Speech, Language, Communication

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The Autistic Spectrum

Due to the many hits this site has received concerning speech and language, and the emails I've received, I'm dedicating a page to the subject. I will be adding to this regularly. If you don't find what you need, please let me know by clicking on on my email addy: christinag@mchsi.com or you can go to my guestbook and click on the link there. If you have links, info, etc. that you think would be of interest to others, please email me and I'll be happy to put your recommendation on the site. :)


What is language?

  • Language is a code that we learn to use in order to communicate ideas and express our wants and needs. Reading, writing, speaking, and some gesture systems are all forms of language.

What makes up this language code?

  • Language is made up of a series of rules for:

    • creating words or signs from smaller units like sounds, letters, or body movements
    • modifying the meaning of root words (e.g., girl + -s = girls, walk + -ed = walked, teach + -er = teacher, quick + ly = quickly, dis- + obey = disobey)
    • combining words together (the grammar of the language) attaching meaning to words
    • holding a conversation; telling a story; and using different forms of language for different listeners, purposes, and situations.

What is speech?

  • Speech is the spoken form of language.

How do children learn all these language rules?

  • Children learn language and speech by listening to the language around them and practicing what they hear. In this way, they figure out the rules of the language code. It is not learned all at once but in stages over time.

How can parents help a child learn to talk?

  • Talk to the child. Read to the child. Encourage the child to talk, but don't demand speech. Make talking fun.

How do you know that a child's language and speech are what they should be for a particular age?

  • There are expected language behaviors for different ages. For example, by 1 year of age a child should use one or two words, follow simple requests ("Come here"), and understand simple questions ("Where's your shoe?"). By 2 - 3 years of age, the child should be using two or three word sentences to talk about and ask for things and following two requests ("Get the ball and put it on the table"), Parents should also understand their child's speech most of the time.

  • Children are individuals and do develop at slower or faster rates than expected. What is most important is that the child shows continuous language growth.

When should I seek professional help?

  • When you become concerned. Don't delay. No child is too young to be helped. If there is a problem, early attention is important. If there is no problem, you will be relieved of worry.

Will hearing problems affect speech and language development?

  • Yes. The first years of life are particularly important for learning speech and language. Even mild hearing losses may cause children to miss much of the speech and language around them and result in critical developmental delays. Parents should make sure that their children receive a regular hearing evaluation from an audiologist certified by the American Speech-Language-Hearing Association (ASHA), particularly if there is a history of ear infections, frequent colds or other upper respiratory infections, or allergies.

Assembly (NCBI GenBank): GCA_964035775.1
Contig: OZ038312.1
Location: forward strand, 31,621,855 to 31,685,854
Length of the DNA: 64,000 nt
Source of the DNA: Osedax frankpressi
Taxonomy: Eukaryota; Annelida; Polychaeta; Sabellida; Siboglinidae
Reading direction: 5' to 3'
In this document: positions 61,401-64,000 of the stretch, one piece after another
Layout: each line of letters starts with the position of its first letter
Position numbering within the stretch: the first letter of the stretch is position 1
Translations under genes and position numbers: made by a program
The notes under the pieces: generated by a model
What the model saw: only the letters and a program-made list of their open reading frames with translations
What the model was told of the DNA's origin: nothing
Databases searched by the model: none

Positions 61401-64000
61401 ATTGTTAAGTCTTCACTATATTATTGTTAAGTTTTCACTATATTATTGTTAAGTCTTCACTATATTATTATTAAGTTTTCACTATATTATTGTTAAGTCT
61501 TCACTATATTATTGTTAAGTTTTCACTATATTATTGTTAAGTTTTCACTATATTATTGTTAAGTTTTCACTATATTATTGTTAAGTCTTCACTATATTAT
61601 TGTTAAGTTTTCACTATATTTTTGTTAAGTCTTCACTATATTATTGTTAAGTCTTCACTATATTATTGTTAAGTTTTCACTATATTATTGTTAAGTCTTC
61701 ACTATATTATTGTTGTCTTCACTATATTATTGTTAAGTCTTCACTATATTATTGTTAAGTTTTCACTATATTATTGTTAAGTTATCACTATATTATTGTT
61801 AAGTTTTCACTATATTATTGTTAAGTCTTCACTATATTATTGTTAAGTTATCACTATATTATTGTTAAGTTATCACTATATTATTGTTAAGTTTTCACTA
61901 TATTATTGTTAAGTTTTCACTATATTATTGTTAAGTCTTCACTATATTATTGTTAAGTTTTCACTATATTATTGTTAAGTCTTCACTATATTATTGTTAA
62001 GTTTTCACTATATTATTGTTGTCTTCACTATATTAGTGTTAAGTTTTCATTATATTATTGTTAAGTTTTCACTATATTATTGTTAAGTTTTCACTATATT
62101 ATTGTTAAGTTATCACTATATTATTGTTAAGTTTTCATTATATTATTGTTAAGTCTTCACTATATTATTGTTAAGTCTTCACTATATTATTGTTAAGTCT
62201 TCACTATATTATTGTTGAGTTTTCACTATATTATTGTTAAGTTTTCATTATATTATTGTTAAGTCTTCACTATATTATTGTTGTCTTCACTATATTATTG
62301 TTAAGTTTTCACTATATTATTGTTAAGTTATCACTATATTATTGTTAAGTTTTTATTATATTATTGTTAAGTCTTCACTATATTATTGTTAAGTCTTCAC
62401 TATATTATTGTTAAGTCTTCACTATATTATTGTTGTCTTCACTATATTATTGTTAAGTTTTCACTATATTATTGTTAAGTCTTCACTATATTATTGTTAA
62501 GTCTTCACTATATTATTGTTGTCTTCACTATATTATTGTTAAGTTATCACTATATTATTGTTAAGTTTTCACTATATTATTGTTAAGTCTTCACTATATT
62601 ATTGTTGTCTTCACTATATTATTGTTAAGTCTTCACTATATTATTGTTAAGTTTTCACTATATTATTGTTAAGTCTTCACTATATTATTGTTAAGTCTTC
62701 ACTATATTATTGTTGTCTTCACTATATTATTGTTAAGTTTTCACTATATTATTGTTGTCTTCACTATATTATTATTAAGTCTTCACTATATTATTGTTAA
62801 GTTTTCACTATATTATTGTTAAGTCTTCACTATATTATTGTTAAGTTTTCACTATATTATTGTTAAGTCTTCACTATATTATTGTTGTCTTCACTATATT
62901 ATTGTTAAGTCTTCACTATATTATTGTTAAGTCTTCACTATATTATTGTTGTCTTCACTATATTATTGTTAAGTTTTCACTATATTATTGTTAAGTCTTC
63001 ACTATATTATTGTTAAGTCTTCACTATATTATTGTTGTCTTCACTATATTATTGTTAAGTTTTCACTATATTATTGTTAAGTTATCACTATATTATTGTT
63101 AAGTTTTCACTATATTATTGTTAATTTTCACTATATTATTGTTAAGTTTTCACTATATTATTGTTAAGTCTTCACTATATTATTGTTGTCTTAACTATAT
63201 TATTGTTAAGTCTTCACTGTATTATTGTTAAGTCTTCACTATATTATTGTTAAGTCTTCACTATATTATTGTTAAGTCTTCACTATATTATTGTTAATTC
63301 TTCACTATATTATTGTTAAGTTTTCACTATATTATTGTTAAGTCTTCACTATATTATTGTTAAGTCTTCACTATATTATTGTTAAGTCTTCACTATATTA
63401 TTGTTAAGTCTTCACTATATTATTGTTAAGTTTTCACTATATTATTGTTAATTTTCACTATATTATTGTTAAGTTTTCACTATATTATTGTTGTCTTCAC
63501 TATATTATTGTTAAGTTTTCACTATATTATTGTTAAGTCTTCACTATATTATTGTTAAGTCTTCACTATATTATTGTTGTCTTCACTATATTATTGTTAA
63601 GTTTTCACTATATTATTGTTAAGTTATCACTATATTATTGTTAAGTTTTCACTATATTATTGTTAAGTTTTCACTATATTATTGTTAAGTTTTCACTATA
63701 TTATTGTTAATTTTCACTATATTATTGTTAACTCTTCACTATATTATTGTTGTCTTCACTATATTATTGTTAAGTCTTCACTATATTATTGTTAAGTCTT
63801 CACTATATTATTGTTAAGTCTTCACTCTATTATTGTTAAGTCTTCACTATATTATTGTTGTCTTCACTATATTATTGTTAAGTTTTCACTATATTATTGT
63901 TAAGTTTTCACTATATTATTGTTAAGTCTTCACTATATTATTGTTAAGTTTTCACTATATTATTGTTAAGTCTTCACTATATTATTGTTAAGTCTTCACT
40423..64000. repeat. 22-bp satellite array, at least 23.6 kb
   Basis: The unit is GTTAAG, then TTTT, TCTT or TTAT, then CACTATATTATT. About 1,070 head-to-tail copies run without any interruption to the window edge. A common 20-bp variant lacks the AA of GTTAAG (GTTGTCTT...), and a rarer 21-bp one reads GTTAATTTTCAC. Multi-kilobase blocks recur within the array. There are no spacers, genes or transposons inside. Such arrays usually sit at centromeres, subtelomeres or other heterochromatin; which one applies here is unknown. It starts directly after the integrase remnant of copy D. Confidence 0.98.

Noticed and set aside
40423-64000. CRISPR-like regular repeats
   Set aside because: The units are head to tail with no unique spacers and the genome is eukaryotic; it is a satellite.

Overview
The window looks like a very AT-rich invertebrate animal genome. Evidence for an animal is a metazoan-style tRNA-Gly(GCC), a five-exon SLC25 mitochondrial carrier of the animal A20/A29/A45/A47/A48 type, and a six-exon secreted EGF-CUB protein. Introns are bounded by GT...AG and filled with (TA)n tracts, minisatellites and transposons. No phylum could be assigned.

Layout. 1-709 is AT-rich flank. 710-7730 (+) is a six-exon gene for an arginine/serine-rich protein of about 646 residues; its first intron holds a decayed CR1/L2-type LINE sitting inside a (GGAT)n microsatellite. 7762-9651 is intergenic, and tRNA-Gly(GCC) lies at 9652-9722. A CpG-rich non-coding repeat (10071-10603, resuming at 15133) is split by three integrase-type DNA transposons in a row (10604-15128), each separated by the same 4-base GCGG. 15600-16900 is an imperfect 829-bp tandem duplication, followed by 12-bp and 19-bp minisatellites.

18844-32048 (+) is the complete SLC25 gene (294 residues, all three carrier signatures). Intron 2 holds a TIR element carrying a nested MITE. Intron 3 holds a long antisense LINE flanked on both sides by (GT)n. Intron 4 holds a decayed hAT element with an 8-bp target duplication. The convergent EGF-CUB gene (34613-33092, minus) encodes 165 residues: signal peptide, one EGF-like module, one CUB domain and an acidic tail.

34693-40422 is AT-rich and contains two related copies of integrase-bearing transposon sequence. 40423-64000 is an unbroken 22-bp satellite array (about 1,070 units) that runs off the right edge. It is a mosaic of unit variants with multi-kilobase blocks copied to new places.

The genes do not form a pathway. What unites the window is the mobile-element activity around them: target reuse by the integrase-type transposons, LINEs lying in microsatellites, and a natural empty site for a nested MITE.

Are there ever other physical causes of language disability?

  • There are, but most often language disability exists without any known physical cause.

How about other causes?

  • Sometimes children are not exposed to enough language to learn the rules. Sometimes the child has no need to talk because parents respond to pointing and gestures instead of speech. But most language disabilities occur without an identifiable cause.

What can be done about language disabilities?

  • A speech-language pathologist with experience in child development can evaluate the child's language development, design an organized plan of language learning, and carry out the plan in individual or small group sessions. Educated at the master's or doctoral level, certified by ASHA, and licensed in almost all states, this professional will also help you help your child.

Where can I find a speech-language pathologist?

  • Speech-language pathologists provide services in schools, colleges and universities, hospitals, clinics, private practices, and other settings. To find a speech-language pathologist near you, write or call ASHA (American Speech-Language-Hearing Assocation) at:

American Speech-Language-Hearing Association
10801 Rockville Pike
Rockville, MD 20852

  • Toll-free, voice or TTY:
    Professionals/Students: 1-800-498-2071
    Public: 1-800-638-8255
    Available 8:30 a.m. - 5:00 p.m. ET
  • E-mail:
  • Contact the ASHA Action Center for general questions and requests at actioncenter@asha.org 
  • For e-mail addresses broken down by department and topic, see the e-mail directory
  • All e-mail correspondence must include the following:
    1. Your name
    2. Your postal address
    3. Your phone number
    4. Your e-mail address
  • Please be as specific as possible in composing your question. Some queries may take several days to research, and material may not be available in electronic format.

Speech and language disorders refer to problems in communication and related areas such as oral motor function. These delays and disorders range from simple sound substitutions to the inability to understand or use language or use the oral-motor mechanism for functional speech and feeding. Some causes of speech and language disorders include hearing loss, neurological disorders, brain injury, mental retardation, drug abuse, physical impairments such as cleft lip or palate, and vocal abuse or misuse. Frequently, however, the cause is unknown.